The date of Polemon's death is unknown. An inscription indicates that he must have been still on the throne as late 2 BC.[12] Or he died about 8 BC.[13]

Strabo wrote that Tanais, a Greek city in the Maeotian Swamp, was sacked by Polemon because “it would not obey him.” Polemon conquered Colchis. He attacked the Aspurgiani, a Maeotian people, under a pretence of friendship, but they defeated him, took him alive and killed him. Strabo also wrote that after Polemon's death “his [second] wife Pythodorida of Pontus [was] in power, being queen, not only of the Colchians, but also of Trapezus and Pharnacia and of the barbarians who live above these places …”[14]

Marriages and succession

Through his first wife, Dynamis, Polemon became stepfather to Tiberius Julius Aspurgus, her son from her first marriage. It seems that after the death of Polemon she regained the Bosporan kingdom and she appears to have ruled until 7-8 AD.[2] Or Dynamis died in 14 BC.[1]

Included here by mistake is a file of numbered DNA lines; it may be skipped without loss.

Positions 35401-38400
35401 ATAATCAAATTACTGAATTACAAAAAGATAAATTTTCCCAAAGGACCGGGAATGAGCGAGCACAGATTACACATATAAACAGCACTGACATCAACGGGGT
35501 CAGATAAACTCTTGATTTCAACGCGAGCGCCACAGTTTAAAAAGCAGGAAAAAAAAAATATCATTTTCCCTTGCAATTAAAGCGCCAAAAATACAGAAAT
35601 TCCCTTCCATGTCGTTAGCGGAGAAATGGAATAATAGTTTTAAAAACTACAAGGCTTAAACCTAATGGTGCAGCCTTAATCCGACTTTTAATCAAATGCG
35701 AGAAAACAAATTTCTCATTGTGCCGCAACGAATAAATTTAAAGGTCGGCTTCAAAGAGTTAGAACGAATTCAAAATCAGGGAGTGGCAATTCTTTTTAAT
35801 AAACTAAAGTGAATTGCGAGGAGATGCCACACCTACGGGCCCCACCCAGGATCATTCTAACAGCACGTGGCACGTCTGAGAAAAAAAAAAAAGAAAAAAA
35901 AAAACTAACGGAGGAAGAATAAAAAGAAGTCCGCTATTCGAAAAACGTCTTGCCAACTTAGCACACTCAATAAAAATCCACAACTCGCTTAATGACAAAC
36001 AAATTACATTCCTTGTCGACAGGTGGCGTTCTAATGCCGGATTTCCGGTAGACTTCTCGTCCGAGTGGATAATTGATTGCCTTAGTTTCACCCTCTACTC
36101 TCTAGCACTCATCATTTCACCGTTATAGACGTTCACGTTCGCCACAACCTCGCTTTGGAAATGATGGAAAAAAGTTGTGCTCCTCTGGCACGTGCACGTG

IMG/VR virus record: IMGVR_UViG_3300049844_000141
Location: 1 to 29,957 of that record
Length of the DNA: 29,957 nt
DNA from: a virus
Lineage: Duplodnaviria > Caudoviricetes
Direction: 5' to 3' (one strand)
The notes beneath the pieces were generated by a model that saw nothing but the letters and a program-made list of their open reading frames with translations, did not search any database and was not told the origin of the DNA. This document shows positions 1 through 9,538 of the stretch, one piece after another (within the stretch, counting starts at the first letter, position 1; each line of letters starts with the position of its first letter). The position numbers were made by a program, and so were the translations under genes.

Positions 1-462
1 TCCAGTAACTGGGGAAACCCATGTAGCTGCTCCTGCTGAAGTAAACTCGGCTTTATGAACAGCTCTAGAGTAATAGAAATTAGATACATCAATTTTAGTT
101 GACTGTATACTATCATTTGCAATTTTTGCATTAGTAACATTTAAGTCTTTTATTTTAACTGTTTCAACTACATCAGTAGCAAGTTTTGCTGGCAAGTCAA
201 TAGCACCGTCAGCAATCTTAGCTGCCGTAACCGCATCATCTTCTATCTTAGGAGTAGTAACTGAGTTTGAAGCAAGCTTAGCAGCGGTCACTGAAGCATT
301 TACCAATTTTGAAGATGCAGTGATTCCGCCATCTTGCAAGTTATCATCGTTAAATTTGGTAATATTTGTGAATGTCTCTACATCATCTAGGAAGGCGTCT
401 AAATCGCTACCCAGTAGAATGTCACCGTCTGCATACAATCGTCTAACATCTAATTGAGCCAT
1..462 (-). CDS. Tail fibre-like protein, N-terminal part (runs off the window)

Polemon remarried. His second wife, Pythodorida of Pontus, was a half Anatolian Greek and Roman noblewoman. She was the first grandchild of Antony. Strabo wrote that she was the daughter of Pythodorus of Tralles and gave some information about the two sons and the daughter of Polemon and Pythodorida.[15] They were:

Pythodorida succeeded Polemon and ruled Tibareni and Chaldia, extending as far as Colchis. She also ruled Pharnacia and Trapezus (modern Trabzon). Strabo described her as "a woman who is wise and qualified to preside over affairs of state." She married Archelaus of Cappadocia until his death. She was still ruling at the time of Strabo and "in possession of not only of the places above mentioned, but also of others still more charming." She possessed the cities of Sidene and Themiscyra Phanaroea, close to Pharnacia, the area between the rivers Lycus (Kelkit) and Iris (Yeşilırmak), which included the cities of Magnopolis, Amaseia, and Cabeira (which Pompey had renamed Diospolis), Kainon Chorion, plus Zelitis and Megalopolitis. Pythodoris changed the name of Diospolis to Sebaste, embellished it and used it as a royal residence.[17]

Family tree of Polemon I

Mark Antony
∞ 2.Antonia Hybrida
Pharnaces II
king of C. Bosporus
63-47 BC
∞ Tryphaena (?)
Pythodoros of Tralles
wealthy Greek
king of C. Bosporus
47-17 BC
queen of C. Bosporus
16-8 BC
∞ 1.Asander
3.Polemon I
Polemon I
king of Pontus, Cappadocia
37-8 BC
∞ 1.Dynamis